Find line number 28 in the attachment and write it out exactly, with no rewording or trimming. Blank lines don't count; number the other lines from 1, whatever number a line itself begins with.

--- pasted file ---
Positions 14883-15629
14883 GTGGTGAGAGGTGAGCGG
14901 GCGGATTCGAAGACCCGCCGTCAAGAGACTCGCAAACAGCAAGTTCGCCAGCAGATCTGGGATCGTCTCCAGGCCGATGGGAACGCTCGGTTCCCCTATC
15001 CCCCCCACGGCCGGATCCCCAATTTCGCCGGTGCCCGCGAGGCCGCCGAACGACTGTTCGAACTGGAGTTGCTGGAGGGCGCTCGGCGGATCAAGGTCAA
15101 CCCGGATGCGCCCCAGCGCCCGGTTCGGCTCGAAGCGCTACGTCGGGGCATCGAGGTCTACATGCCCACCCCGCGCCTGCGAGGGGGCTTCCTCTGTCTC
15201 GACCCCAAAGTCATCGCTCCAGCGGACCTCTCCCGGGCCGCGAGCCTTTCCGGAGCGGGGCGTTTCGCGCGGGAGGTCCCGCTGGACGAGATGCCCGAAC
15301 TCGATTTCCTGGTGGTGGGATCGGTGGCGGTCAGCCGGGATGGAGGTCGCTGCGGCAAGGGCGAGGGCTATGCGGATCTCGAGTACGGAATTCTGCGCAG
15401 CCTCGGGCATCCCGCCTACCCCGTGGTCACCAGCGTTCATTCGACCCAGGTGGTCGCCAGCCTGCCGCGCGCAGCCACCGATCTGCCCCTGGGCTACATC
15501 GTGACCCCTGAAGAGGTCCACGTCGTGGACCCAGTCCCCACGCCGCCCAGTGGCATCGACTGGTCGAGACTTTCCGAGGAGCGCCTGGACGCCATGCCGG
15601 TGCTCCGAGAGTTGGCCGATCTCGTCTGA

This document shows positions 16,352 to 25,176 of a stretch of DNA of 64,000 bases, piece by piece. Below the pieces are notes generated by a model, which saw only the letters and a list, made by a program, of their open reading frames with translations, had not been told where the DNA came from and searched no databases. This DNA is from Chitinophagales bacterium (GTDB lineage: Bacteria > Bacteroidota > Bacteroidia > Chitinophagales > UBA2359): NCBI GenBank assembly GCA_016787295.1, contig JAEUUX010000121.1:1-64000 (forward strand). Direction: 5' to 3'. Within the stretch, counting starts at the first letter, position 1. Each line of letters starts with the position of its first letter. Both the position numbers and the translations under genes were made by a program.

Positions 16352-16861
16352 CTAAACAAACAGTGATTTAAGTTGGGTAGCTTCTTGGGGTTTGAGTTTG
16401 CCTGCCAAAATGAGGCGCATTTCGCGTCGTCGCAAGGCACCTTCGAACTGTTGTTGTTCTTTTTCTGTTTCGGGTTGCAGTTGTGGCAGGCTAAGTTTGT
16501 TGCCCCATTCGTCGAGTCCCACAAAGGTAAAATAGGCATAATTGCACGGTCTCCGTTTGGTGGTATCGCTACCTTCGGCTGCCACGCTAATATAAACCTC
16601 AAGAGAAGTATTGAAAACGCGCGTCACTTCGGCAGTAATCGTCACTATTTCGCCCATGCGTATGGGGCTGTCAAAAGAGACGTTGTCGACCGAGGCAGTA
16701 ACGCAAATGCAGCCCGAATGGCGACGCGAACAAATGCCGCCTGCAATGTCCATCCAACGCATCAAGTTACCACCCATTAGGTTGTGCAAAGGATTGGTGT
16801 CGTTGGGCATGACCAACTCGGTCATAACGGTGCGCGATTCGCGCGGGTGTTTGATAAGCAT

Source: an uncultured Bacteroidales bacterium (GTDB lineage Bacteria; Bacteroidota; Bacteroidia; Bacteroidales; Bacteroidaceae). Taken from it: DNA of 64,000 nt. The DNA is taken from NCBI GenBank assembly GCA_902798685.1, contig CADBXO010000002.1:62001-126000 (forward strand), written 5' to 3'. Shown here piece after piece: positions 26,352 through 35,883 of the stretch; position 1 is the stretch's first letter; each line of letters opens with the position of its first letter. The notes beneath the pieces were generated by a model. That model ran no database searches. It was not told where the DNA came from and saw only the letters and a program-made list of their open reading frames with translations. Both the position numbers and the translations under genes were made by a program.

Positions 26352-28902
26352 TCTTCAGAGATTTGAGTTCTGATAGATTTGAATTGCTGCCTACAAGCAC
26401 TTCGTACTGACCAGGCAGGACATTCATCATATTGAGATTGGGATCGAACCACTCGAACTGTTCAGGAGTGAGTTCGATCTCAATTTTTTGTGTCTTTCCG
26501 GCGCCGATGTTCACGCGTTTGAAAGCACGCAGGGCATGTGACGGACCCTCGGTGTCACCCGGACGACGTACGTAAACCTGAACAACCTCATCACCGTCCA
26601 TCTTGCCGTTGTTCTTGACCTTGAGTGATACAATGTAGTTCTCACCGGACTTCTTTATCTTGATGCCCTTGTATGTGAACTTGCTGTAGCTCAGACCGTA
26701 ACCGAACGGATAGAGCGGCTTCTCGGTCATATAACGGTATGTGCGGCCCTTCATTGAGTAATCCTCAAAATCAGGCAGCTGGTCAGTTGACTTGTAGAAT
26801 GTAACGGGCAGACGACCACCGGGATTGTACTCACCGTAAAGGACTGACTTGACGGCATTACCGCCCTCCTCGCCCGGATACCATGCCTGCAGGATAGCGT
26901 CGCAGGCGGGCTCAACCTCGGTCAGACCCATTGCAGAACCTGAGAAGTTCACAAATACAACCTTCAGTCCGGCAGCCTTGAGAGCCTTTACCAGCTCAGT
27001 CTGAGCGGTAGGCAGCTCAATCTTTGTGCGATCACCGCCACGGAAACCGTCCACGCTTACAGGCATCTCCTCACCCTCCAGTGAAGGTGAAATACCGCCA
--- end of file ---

27001 CTGAGCGGTAGGCAGCTCAATCTTTGTGCGATCACCGCCACGGAAACCGTCCACGCTTACAGGCATCTCCTCACCCTCCAGTGAAGGTGAAATACCGCCA